French designer Benoit Challand is more than happy to test the boundaries of just what typography can do; his portfolio is full of projects which see him manipulate lettering to test new ideas, whether that be through 3D illustration, design or CGI.
This project takes it to a whole new level. In an attempt to combat the criticism of the open-plan office, which according to research is bad for creativity, he proposes an office in which each desk composes a different letterform, which can then be moved around to create new, flexible shapes.
He explains: “This typography turned into functional furniture celebrates the beauty of the large-scale letterform. The letters’ shapes are abstracted unless viewed from above when they spell out words or phrases.” Whether or not you condone investing in a range of furniture whose principal purpose is to spell out a series of words that you’re unlikely ever to read, you have to admire the wealth of imagery Benoit has created to inform his idea. The tiny models are complete with books, keyboards and desktops, in an illustration of just how far research can go. Check out Benoit’s snazzy website to see some of his other innovative type-focused ideas.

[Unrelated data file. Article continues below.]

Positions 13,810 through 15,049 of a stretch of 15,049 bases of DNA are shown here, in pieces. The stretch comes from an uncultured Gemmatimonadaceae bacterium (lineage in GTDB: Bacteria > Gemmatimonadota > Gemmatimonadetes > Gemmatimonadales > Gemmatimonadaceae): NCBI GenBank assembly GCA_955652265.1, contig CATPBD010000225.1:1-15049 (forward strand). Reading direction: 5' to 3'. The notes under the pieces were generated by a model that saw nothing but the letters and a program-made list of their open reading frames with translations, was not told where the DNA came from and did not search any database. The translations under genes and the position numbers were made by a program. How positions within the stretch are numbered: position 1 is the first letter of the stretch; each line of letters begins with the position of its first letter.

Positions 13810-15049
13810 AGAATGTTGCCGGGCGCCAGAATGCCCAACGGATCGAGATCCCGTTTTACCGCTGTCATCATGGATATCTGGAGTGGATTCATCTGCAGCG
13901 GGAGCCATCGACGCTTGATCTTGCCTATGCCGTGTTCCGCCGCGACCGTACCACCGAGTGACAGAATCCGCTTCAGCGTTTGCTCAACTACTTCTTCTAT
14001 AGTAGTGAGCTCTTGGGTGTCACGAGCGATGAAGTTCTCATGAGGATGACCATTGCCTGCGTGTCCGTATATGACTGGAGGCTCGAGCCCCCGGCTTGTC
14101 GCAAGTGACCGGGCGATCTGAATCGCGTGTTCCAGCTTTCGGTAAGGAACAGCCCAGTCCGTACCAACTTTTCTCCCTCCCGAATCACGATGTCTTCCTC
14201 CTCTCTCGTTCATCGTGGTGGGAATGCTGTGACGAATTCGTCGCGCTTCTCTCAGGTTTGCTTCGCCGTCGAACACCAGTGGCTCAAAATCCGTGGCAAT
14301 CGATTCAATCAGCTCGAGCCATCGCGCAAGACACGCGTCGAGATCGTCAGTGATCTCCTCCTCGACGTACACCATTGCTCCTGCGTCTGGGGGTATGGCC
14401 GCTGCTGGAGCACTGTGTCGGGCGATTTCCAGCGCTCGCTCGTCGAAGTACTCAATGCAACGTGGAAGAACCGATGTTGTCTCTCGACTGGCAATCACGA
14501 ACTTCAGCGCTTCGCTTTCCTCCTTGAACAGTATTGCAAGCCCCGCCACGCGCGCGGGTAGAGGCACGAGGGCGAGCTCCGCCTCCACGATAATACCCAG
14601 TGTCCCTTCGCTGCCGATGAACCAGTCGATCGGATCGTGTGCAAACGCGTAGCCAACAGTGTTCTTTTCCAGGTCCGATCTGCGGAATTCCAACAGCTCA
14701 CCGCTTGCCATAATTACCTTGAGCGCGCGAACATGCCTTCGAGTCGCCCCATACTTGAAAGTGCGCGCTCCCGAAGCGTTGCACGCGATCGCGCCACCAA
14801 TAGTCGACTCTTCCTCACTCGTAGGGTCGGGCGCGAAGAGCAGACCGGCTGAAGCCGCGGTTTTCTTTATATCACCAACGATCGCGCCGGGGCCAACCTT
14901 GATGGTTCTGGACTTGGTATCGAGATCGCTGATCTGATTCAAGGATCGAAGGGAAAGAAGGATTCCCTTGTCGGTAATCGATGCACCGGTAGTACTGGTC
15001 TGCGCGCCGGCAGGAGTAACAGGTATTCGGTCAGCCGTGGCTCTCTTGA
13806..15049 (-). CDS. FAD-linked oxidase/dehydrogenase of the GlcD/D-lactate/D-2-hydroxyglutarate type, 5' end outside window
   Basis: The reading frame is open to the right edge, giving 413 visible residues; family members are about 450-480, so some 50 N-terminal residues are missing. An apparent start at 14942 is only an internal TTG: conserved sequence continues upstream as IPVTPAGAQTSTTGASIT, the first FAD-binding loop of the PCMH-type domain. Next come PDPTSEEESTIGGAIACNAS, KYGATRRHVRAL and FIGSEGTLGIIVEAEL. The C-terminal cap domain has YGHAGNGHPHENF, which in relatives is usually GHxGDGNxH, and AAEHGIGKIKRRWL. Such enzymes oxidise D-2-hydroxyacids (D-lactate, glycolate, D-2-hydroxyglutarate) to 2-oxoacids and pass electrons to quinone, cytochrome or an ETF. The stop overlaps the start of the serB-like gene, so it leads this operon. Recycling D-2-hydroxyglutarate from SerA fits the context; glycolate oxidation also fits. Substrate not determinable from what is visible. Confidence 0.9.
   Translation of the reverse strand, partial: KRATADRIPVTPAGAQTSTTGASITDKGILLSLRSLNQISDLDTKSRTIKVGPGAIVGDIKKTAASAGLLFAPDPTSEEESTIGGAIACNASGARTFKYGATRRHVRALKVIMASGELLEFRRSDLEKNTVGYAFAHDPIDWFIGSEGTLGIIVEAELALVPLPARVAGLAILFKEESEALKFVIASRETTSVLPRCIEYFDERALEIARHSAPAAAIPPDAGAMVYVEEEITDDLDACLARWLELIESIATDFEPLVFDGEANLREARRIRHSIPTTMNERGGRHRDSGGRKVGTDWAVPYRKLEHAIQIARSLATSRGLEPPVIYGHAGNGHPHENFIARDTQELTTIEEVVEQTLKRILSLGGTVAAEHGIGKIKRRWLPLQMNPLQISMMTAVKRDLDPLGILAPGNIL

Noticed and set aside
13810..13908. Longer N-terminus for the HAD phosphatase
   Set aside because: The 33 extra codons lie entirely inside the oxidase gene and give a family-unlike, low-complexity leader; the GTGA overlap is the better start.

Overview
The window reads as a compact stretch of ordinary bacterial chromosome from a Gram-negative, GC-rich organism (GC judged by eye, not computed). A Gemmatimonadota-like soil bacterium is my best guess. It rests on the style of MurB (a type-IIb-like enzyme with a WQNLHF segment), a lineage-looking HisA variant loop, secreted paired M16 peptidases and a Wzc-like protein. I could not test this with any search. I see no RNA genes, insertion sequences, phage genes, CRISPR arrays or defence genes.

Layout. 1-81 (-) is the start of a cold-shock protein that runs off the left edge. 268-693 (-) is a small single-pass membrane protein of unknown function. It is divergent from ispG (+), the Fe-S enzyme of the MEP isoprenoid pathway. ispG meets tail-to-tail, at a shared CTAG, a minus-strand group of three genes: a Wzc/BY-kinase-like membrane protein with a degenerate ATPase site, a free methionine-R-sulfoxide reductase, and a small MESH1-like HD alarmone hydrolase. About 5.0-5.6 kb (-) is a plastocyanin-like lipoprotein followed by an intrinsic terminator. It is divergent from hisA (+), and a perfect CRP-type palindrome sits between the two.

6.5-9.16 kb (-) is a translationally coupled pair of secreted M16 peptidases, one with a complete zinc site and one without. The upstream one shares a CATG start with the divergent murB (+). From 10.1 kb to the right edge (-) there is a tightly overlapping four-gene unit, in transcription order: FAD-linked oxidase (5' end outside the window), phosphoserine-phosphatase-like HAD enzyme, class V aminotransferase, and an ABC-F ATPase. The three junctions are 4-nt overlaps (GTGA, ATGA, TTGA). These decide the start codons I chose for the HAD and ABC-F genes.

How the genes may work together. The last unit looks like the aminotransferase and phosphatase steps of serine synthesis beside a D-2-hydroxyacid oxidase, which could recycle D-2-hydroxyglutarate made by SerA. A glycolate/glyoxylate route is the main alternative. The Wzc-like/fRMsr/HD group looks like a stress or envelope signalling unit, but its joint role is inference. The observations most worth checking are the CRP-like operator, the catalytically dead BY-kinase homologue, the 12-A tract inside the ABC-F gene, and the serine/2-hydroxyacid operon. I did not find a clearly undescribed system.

- “Run towards the noise” – MINI contemplates the future of mobility and personalisation in London
- Photographer Benedetta Ristori documents cultural juxtapositions on the Balkan peninsula
- June Korea’s photographic fantasy: one man’s relationship with his sex doll
- Smart, funny and expertly executed party posters from German designer Mark Bohle
- Vice, despair and a bafflingly fertile imagination from Brooklyn-based Milton Melvin Croissant III
- A focus on typography in Ghent-based designer Corbin Mahieu's updated portfolio
- Don't Hug Me I'm Scared - an exclusive interview with Duck, Red Guy and Yellow Guy
- World’s “ugliest” Pantone colour 448C is being used to deter smokers
- North evolves Tate identity to be more adaptable
- Babak Ganjei paints 90s sitcom sitting rooms. But which one's which?
- More bonkers and surreal selfies from Izumi Miyazaki
- Reactions to the referendum and our weekly Best of the Web